January 11, 2017 Vol. 14 No. 01

I’ve long held that North American headlight standards are inherently dangerous because they don’t allow brightness levels to match the speeds we travel. It’s just too easy to over-drive your lights, meaning you don’t see obstructions like stalled cars or animals or — may all the gods forbid — pedestrians in the way until you’re past the point of being able to stop in time. Even back in the 1950s when cars and certainly trucks were much slower, this held true. In fact it was worse.

I have a 6-volt 1959 Volvo, for example, that’s decidedly dangerous on a dark country road at night. Make that a dark and rainy night and the poor old Swede’s lights and wipers compete for the meager supply of electricity on tap but can’t deliver enough of either one. I’ve been caught in such circumstances a couple of times and I can tell you it ain’t no fun. With all the mechnicals done, the next step in the car’s renovation is a conversion to 12 volts. Damn the originality thing, I just want to see. Until then, it’s a day-time car.

Assuming a 12-volt base, it used to be easy to provide yourself with proper lighting. Upgrade the headlamps to H4 halogen bulbs or better and add a couple of strong driving lamps and you were good to go, if sometimes illegally in the U.S. where strong lights have never found regulatory favor. For reasons that baffle me.

And please, oh please, forget the fog-lamp idea. They’re essentially useless in my experience, throwing very little light on the road in foggy conditions and nothing at all on a clear night. I laugh when I see cars and trucks driving along in fine weather with their fog lamps on. What on earth is the point?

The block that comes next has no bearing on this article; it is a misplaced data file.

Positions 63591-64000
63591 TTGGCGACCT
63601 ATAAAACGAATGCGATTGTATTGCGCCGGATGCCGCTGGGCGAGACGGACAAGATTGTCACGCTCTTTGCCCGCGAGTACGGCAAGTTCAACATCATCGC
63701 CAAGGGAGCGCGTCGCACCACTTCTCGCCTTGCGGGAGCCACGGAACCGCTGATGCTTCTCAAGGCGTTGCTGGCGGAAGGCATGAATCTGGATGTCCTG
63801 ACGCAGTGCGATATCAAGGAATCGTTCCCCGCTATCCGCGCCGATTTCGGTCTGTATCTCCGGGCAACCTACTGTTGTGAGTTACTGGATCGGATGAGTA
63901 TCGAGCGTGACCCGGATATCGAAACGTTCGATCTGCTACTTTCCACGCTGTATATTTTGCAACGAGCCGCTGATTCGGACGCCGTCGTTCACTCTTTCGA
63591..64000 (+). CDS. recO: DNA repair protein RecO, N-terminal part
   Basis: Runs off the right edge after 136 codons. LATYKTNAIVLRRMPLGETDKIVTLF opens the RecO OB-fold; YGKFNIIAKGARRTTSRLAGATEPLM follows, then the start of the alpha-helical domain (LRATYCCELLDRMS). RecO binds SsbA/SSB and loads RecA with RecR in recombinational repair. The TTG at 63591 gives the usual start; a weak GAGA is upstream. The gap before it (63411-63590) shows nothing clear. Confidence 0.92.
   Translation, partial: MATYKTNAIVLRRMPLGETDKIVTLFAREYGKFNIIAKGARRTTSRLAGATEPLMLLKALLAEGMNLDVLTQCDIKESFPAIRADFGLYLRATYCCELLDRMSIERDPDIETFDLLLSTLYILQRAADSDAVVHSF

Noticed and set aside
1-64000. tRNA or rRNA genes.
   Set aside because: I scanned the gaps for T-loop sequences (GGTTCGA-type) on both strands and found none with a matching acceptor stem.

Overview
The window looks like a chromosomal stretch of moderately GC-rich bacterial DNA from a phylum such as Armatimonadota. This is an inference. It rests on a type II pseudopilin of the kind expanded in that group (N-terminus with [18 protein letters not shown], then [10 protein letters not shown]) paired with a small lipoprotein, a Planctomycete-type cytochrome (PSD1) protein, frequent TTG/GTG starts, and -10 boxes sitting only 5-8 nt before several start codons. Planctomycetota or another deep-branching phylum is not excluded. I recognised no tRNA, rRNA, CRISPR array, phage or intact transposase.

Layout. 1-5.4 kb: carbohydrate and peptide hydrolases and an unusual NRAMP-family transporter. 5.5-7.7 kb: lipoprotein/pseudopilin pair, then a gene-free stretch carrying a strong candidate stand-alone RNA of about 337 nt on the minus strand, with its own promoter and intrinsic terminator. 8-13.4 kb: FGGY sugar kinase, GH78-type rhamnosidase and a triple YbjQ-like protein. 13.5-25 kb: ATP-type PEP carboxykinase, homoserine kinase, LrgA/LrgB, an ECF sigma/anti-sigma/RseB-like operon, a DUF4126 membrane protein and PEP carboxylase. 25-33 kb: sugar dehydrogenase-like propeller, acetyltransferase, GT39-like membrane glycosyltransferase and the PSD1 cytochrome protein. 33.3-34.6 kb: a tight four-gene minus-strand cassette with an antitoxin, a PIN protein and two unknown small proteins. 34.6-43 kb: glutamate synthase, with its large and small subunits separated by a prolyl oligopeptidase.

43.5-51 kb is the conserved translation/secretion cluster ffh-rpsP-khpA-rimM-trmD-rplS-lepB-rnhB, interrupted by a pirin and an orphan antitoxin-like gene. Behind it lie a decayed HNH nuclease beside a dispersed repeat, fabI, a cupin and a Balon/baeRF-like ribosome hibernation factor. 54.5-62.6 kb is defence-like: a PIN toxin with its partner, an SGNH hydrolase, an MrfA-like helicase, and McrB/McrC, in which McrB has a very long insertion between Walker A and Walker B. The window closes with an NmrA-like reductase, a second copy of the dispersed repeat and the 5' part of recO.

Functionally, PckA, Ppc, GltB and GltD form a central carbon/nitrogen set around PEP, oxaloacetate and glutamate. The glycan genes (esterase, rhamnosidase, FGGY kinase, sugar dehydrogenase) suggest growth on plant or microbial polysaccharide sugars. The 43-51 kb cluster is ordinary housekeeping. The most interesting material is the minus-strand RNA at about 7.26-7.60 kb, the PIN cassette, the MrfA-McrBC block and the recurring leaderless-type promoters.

But I digress.

The more lights the merrier. And certainly safer.Until a decade or two ago, my own first step upon getting a new car was to make those lighting upgrades, but modern cars — and most trucks are no different — make that very difficult and/or expensive. There’s nowhere to find a solid mount for driving lamps when ‘bumpers’ are plastic, to start with. Headlamp bulb changes are easier but seem not to be cheap. I find this very frustrating as I haven’t had a vehicle in quite a few years with what I’d call adequate lighting. Long-range driving lamps are essential for me.

I have yet to explore the LED headlamp option so can’t comment, but I’d be grateful to hear from any of you have tried it.

ARE TWO LAMPS BETTER THAN ONE? Philips thinks so. It’s a little self-serving, or maybe a lot, but the point of the new Philips Lighting Safety Campaign is also a public service. It’s aimed at encouraging service technicians and vehicle owners to change headlight bulbs in pairs, whenever they need to replace a bulb due to damage, failure, or when one of the bulbs starts to dim.

Headlight bulbs tend to deteriorate and lose effectiveness after 2 to 3 years of use, the company says. Typically, people only replace the bulb that’s burned out or failing. Philips maintains that this is ill-advised because replacing just one failed bulb can result in an unbalanced or unpredictable headlight beam and potentially present a safety risk.